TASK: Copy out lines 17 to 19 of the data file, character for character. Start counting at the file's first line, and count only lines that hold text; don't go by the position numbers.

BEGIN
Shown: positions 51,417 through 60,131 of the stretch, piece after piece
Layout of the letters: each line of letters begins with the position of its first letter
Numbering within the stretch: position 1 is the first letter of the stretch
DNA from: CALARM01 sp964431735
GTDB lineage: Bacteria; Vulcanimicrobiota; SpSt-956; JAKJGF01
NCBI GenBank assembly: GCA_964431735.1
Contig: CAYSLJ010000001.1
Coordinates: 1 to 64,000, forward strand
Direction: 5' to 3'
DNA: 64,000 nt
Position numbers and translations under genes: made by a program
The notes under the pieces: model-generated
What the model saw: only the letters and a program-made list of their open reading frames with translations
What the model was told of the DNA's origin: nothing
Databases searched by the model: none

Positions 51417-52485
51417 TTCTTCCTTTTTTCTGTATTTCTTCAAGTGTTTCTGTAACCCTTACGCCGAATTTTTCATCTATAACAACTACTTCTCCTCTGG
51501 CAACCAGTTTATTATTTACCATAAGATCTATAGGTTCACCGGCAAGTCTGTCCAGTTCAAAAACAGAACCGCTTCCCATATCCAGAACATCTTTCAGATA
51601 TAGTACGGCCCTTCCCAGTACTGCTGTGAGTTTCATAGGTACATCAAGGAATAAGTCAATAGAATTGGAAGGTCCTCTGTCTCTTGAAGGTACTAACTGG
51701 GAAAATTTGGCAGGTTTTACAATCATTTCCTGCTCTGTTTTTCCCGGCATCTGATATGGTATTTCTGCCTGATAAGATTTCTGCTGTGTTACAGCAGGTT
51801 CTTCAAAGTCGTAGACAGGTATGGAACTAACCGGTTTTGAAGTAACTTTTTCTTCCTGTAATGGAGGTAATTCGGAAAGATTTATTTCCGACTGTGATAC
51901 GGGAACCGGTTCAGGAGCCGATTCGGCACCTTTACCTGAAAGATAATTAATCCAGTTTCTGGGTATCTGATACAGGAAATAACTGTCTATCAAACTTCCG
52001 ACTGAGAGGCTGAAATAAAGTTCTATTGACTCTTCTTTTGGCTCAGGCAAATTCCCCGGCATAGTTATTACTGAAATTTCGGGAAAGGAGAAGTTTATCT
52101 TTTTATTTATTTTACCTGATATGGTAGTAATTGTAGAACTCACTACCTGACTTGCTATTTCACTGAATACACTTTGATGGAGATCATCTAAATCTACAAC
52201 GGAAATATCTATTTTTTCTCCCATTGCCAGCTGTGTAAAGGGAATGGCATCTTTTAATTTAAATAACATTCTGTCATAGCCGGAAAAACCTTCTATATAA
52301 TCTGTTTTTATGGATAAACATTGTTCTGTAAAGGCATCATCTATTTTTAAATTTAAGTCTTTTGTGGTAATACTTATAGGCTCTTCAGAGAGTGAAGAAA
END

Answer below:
51417 TTCTTCCTTTTTTCTGTATTTCTTCAAGTGTTTCTGTAACCCTTACGCCGAATTTTTCATCTATAACAACTACTTCTCCTCTGG
51501 CAACCAGTTTATTATTTACCATAAGATCTATAGGTTCACCGGCAAGTCTGTCCAGTTCAAAAACAGAACCGCTTCCCATATCCAGAACATCTTTCAGATA
51601 TAGTACGGCCCTTCCCAGTACTGCTGTGAGTTTCATAGGTACATCAAGGAATAAGTCAATAGAATTGGAAGGTCCTCTGTCTCTTGAAGGTACTAACTGG